Sunday, 7 July 2013

Tutorial: Shooting at the Zoo


It's summertime, and sooner or later, you'll end up at a zoo. If you want to bring home a memorable photo, how do you do it?

I took a stroll through Slottskogen today, and got some pretty good shots. Here is what I did:
  • I set my camera to underexpose one full stop. This will make colors more saturated.
  • I set the camera to high speed mode, to capture animals when they actually did something.
  • I shot mostly in aperture mode, which enabled me to use a wide aperture, and thus a narrow depth of field. For some things, like fast moving birds, I switched to shutter priority mode.
  • I set ISO to Auto. This freed me from worrying about very long exposure times. The camera will increase the ISO instead of making the exposure times too long.

After setting up the camera, I just walked around, camera ready, and observed what was going on around me. As usual, when shooting animals, it is best to get in close.

Zoos are often built so that you look down on the animals. Unfortunately, this is not a good angle to shoot from. I went as low as I could, to get closer to eye level with the animals.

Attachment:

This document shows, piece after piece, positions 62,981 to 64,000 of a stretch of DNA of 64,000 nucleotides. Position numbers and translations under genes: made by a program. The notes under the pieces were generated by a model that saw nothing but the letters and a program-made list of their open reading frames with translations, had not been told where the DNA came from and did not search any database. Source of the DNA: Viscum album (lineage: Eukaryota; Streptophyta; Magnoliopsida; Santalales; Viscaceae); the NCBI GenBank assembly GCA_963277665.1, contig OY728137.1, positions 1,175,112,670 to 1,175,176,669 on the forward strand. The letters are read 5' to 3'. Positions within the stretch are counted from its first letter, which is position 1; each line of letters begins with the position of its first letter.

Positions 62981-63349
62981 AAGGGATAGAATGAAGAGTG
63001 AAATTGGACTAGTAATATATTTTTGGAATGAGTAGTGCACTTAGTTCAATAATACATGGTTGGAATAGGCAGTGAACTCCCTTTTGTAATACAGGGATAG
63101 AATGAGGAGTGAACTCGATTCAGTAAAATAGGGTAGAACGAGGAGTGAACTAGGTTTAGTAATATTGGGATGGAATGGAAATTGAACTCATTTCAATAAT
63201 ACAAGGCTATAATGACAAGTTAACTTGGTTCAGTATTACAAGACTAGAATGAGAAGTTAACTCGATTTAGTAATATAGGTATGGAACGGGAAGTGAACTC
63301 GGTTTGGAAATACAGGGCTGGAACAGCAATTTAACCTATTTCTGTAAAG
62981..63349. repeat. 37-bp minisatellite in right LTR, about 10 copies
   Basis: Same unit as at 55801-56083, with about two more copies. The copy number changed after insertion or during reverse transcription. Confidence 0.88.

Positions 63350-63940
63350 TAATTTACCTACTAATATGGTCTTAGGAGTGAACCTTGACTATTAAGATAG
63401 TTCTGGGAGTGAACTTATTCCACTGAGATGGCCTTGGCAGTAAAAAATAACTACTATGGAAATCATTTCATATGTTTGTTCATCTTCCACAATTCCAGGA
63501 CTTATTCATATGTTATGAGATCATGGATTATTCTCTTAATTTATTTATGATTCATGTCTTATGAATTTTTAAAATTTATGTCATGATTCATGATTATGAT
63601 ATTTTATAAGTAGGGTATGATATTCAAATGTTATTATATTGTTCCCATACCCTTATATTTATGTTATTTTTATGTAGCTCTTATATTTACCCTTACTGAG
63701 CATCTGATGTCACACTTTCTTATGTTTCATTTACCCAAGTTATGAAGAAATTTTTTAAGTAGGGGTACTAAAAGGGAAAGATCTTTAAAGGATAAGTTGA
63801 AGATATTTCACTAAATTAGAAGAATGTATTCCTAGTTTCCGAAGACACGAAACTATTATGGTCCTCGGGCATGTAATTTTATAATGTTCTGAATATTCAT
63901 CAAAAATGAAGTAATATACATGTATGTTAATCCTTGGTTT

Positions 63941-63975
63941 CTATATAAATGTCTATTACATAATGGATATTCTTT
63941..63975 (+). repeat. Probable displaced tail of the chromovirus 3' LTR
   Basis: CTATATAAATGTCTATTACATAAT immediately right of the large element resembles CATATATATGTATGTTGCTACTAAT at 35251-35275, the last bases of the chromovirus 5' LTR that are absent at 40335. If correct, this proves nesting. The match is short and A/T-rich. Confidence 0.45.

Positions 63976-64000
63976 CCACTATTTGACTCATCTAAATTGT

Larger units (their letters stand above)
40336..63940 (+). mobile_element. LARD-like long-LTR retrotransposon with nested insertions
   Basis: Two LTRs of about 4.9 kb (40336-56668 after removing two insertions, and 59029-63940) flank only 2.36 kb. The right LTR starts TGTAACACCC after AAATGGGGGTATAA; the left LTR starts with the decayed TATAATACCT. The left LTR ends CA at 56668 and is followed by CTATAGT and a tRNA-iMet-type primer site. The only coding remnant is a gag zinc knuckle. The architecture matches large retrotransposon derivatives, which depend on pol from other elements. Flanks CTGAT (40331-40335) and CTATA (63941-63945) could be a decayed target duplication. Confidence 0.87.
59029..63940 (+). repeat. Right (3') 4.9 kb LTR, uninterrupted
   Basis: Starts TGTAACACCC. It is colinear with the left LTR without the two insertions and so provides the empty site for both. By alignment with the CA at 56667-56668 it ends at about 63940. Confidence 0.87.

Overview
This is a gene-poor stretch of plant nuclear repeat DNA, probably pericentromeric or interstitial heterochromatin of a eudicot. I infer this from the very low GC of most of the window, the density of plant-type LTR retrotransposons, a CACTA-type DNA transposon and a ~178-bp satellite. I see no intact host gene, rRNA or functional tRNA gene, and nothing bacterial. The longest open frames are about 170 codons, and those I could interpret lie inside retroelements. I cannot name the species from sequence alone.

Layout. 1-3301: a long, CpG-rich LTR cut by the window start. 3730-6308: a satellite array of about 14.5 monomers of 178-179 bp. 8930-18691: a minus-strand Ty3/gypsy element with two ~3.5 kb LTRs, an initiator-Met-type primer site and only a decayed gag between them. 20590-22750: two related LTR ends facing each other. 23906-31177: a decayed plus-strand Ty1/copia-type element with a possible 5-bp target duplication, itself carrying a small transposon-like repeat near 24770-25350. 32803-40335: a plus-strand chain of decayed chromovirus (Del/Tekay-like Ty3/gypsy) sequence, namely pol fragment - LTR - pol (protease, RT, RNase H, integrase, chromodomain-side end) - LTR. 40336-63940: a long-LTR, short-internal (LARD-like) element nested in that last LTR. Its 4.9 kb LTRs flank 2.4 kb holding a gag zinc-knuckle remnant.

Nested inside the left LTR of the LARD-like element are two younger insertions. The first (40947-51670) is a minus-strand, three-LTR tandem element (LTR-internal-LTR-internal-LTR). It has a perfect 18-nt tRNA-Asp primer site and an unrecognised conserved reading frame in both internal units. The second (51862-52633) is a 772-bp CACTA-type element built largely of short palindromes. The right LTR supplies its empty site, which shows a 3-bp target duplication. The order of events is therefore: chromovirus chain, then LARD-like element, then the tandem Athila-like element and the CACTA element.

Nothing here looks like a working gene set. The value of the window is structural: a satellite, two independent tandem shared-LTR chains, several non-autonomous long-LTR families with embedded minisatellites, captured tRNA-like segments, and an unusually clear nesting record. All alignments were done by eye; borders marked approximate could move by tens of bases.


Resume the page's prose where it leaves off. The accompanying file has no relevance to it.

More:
A key thing is to look for animals that are doing something. It does not have to be much. Anything they do, except sleeping or just standing there will make your photos more interesting.


If the animals won't cooperate and do interesting things in front of your camera, look for other things to shoot! Chances are you will find an interesting looking statue, or people, or insects. A nice looking flower will do in a pinch.

One final piece of advice: If you go to shoot, go alone! If you have spouse and children with you, they will demand attention. They are unlikely to value your need to get a great shot as highly as their need to make you buy ice-cream for them.

It does not matter if you are a man or a woman. If you have a camera, you will become the designated servant. So, enjoy the day with your family, and sneak back later to take good pictures, if you can.